Switch on the television today and chances are a car advert will appear. Not sure why they're so frequent all of a sudden but it might have something to do with the daft names they give cars these days. Go? Ka? Cee'd? What's all that about? Now I see one for the Vauxhall Adam. What next? The Nissan Nigel? Toyota Terence? The Ford Fred? God forbid someone should build a car called Eve. That will bring new meaning to a warning sign for "road humps".
I can't help thinking that the use of 'fun' names is to try and compensate for a boring motorised shopping trolley. That would be bad enought, but the adverts themselves are just so daft Watching a vehicle swerve through an urban landscape to avoid getting splashed wiith paint by jealous buildings is an interesting piece of media, just not an interesting car to feature. Watching a high diver slip majestically through the space left by open doors of a suspended vehicle is clever, but when would you actually park a vehicle on its side twenty feet above a swimming pool? Truth is, it's the visual theme or the music soundtrack that's more interesting than the hybrid eco-buggy they want you to buy. Good album that. Must log onto iTunes and download it.
Adverts can be pretentious too. "Soul of motion"? What's that? A mystical force created by all moving things that surrounds us, binds the universe together? I have this image in my head of car designers sat at their workstations with the blast shield down, stretching out with their feelings to try and create a car that Han Solo will say is a match for a good blaster. I seriously don't believe that the adverts are right when they descrivbe a car as "breaking with convention". Not only do they look exactly like everyone elses, they probably are the same vehicle to all intents and purposes. Face it, a truly unconventional car wouldn;t sell.
Car names used to be classy, or at least, better than the monosyllabic versions we get now. Even if the cars themselves were heaps of junk built in between tea breaks and strikes by union activists in the midlands of darkest Britain, the names were in a different league. Forget this idiotic obsession with trying to make customers believe their cars are in any way interesting. What we need are bold exciting names like Ferrari Fury, or Lamborghini Lacerator, names that inspire the designer to put a bit of life into their project. As it happens Audi has saved civilisation as we know it by showing their R8 with the engine cover removed on a rolling road. A quick acceleration through the gears then coming to a standstill, engine burbling menacingly, interspersed with some vicarious snorts and growls, exuding testerone and to my mind one of the best car adverts ever.
Building Site Update
Still fascinated by the Old College site visible from my back window. So are many other passers by, who stop at the wire fence to oggle the wierd and wonderful machinery used to excavate a massive canyon in the side of Swindon hill. It just keeps getting deeper. At the far end the channel is now so deep that even from my high vantage point, the diggers are almost lost inside. Before long it'll get so feep that the site will generate its own climate. There'll be hairy sub-human mutant tribes descended from long lost construction workers, dragging peoples cars into the depths at night to worship the starnge God of automobile mass production. Maybe they'll find archaeological evidence of my stolen Eunos Cabriolet?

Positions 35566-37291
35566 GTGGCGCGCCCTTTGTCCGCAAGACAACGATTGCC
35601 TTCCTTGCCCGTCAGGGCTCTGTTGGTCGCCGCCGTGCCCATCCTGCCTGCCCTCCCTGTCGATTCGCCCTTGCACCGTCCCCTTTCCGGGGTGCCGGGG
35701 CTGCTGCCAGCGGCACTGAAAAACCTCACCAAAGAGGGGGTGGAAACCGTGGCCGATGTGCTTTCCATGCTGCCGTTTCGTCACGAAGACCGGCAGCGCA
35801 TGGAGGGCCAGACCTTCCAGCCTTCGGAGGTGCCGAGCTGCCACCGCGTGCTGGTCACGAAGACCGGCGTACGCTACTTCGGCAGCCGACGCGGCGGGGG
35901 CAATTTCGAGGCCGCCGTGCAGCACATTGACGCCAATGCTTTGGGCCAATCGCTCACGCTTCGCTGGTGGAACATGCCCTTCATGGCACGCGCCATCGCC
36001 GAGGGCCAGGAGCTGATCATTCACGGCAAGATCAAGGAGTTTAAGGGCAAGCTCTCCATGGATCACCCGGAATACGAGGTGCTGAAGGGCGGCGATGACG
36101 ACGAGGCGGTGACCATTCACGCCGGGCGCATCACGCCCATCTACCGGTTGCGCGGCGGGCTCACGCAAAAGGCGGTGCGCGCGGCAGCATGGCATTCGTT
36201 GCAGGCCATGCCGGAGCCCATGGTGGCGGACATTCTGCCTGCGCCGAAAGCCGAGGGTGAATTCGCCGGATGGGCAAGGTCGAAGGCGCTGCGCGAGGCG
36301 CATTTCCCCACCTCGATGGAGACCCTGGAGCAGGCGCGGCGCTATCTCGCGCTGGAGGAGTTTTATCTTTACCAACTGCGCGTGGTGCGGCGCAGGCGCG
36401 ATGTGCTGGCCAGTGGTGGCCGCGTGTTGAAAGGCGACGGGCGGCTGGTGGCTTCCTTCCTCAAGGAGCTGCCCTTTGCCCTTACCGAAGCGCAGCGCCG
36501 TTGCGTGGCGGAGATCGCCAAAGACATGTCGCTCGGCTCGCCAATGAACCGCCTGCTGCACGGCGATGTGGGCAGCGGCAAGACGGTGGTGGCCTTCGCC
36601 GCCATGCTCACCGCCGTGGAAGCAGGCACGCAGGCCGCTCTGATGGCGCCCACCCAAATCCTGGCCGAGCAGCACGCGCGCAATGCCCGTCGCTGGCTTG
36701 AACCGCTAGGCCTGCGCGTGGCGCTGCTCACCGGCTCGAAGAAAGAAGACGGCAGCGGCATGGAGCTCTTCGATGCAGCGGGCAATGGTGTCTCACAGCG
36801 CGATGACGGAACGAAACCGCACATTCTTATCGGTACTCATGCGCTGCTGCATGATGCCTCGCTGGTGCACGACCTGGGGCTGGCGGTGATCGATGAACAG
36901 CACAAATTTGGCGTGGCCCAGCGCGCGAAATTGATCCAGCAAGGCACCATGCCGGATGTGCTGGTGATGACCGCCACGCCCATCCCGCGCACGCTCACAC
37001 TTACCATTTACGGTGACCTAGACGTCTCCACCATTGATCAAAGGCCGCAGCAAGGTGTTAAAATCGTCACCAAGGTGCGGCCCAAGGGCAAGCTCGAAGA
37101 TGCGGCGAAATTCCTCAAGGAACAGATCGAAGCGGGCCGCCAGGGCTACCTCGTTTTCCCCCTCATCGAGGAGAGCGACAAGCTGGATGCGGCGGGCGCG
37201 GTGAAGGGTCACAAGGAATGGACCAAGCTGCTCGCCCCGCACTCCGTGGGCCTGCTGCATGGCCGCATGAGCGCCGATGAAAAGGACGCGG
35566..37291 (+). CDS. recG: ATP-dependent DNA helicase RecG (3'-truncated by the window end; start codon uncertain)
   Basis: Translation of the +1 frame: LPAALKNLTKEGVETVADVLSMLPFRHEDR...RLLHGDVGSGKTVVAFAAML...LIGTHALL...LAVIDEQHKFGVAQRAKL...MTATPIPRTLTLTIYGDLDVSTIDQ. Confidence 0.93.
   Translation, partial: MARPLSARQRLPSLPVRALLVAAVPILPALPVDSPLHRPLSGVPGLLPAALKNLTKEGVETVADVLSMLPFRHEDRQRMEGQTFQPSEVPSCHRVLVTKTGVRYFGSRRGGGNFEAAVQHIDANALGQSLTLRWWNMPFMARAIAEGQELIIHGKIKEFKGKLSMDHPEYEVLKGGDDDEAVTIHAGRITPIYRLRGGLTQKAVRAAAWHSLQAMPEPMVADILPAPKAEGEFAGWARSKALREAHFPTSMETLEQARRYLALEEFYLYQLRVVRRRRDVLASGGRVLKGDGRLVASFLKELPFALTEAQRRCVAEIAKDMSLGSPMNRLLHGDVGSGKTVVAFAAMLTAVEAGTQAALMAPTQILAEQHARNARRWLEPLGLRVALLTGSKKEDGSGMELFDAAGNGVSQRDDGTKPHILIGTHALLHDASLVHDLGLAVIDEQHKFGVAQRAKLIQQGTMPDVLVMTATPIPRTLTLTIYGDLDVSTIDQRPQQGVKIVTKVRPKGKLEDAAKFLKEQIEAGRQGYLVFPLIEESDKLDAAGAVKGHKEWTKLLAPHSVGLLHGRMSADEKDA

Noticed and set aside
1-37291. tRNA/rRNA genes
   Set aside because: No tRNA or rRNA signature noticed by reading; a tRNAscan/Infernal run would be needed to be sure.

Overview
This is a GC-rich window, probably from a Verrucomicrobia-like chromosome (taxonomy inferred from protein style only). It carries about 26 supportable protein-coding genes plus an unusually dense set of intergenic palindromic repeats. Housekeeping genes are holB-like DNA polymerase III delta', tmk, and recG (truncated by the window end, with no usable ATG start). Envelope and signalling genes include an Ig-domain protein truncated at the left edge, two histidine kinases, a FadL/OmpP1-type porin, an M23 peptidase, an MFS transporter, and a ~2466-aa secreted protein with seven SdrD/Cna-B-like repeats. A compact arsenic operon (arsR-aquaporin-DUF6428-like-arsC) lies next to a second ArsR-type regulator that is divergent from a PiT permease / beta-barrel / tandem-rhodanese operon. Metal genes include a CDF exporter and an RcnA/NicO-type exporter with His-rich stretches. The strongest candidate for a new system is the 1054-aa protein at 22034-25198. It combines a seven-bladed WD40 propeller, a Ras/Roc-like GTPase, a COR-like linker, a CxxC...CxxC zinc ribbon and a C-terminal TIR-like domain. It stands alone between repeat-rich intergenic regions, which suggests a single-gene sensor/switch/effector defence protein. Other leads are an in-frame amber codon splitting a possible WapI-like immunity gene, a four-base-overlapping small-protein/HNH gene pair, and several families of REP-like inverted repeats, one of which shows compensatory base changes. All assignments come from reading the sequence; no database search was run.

The Bicycle Cometh
The road junction at the bottom of the hill can get quite entertaining. The traffic lights sometimes get out of sync and you can always tell when that happens because suddenly every vehicle in sight draws to an undignified halt with a crecendo of horn blasts. So noisy in fact that motorists are forced to communicate with sign language.
Coming round the bend at the other end from me was a black BMW, accelerating quickly and risking angry gestures from frustrated motorists. I've noticed for a ong time that BMW drivers are often quite arrogant and self absorbed. He just couldn't resist a couple of hundred yards of empty road ahead of him.
This was one of those strange moments when time seems to slow almost to a halt. Even at that distance, even with his tinted windscreen, we locked eyes on each other. We knew each others mind. He wanted to tear past me enjoying his germanic performance. I wanted to cross the road at a pedestrian crossing. He looked at me. I looked at him. He gunned the accelerator, I pressed the fateful button. He gritted his teeth in a determined dash to beat the lights. I waited patiently with a smug grin. His car slithered to a halt before a red light with a flattened nose visible on the glass. I walked across the road unflustered and victorious. Bow down before the might of civilisation, BMW driver.
But what's going to happen after the government have invested gazillions of pounds promoting bicycles instead of keeping roofs over the heads of unemployed people? Truth of the matter is cyclists have a rule book all of their own, and it isn't very thick. They routinely ignore pedestrian crossings or bye laws prohibiting cycling on the pavement. Just the other morning a youngster performed a wheelie whilst managing to avoid the pedestrians. He aimed his bike in my direction. I looked at him with raised eyebrows He brazenly defied sanity by continuing his wheelie. I got out of the way.
So there you have it. The bicycle is more powerful than the BMW. Or me.
Britain was never intended to be this warm. Could someone do something about that please? Or does that mean I have to pay more tax?
My Big Mistake Of The Week